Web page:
EAST LANSING, Mich. (AP) — The weather delay was almost as long as the game. Penn State and Michigan State were delayed nearly 3 1/2 hours in the second quarter Saturday because of severe weather, which left both teams trying to figure out the best way to pass the time. Spartans coach Mark Dantonio said he was baffled to see someone come out of the shower — even though there was still more football to come once the game resumed.
EAST LANSING, Mich. (AP) — The weather delay was almost as long as the game.
Penn State and Michigan State were delayed nearly 3 1/2 hours in the second quarter Saturday because of severe weather, which left both teams trying to figure out the best way to pass the time. Spartans coach Mark Dantonio said he was baffled to see someone come out of the shower — even though there was still more football to come once the game resumed.
"I looked at him. I was like ...," Dantonio said while still in a bit of disbelief after the game. "He goes, 'Gotta be fresh, coach.'"
The 24th-ranked Spartans beat the seventh-ranked Nittany Lions 27-24 on a last-second field goal in a game that ended nearly seven hours after it started.
"That was uncharted territory. We had guys laying down. We put games on, college football in the locker room, so they were watching college football. Some took a nap. We ordered some food ," Dantonio said. "I think the biggest thing we did was we let everybody relax and then we got our energy going again."
The Nittany Lions led 14-7 when the game was halted with 7:58 to go in the first half on a chilly, rainy day. There was lightning in the area.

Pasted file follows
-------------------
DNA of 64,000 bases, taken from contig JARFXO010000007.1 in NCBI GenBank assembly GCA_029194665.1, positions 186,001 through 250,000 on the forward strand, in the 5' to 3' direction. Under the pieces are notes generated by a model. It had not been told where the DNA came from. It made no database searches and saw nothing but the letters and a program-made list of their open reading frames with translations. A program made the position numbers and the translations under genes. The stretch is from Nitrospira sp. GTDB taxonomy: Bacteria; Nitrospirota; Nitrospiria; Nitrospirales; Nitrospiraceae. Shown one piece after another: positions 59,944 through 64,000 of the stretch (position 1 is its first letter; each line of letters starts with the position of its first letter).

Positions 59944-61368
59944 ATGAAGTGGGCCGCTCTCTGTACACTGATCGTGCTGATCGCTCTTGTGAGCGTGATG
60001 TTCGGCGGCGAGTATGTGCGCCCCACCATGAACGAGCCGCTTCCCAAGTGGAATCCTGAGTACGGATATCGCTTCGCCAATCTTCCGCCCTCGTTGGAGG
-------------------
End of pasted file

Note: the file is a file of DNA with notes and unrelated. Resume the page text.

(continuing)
"Our policy here is: Lightning 20 miles out, we put up the announcement to voluntarily leave the stadium, 15 miles out, we take the teams off the field and clear the stadium," said Greg Ianni, Michigan State's deputy athletic director. "It moved in quickly, and then there was a line of storms that followed back from Lansing down to South Bend, and so the last report we got about 3:00 was the storm in South Bend was intensifying, and it looked like we wouldn't get back on the field until 5:15 or 5:30."
Instead, the game was able to resume shortly before 4:40 p.m.
"That storm diverted and went to the south and the east a little bit," Ianni said. "So we didn't get that weather, and that's why we were able to start the game a little earlier."
The Spartans tied the game at 14, then the teams headed back to the locker rooms at halftime like usual.
"Full 20-minute halftime is a football rule. It can be changed by mutual agreement of the two teams," Michigan State athletic director Mark Hollis said. "Both coaches felt that once they got back out there, they wanted to have that opportunity to get in and make those adjustments."
It was raining hard again by the time the second quarter ended, but the game went on. There were significantly fewer fans at the stadium after play resumed, but a decent number came back, and the lower-level seats near midfield on both sidelines were well populated.
"They're awesome," Spartans quarterback Brian Lewerke said. "It's hard to come back after a three-hour rain delay. ... Very happy for the guys that stayed. They obviously were very loud, and they did a great job cheering us on."
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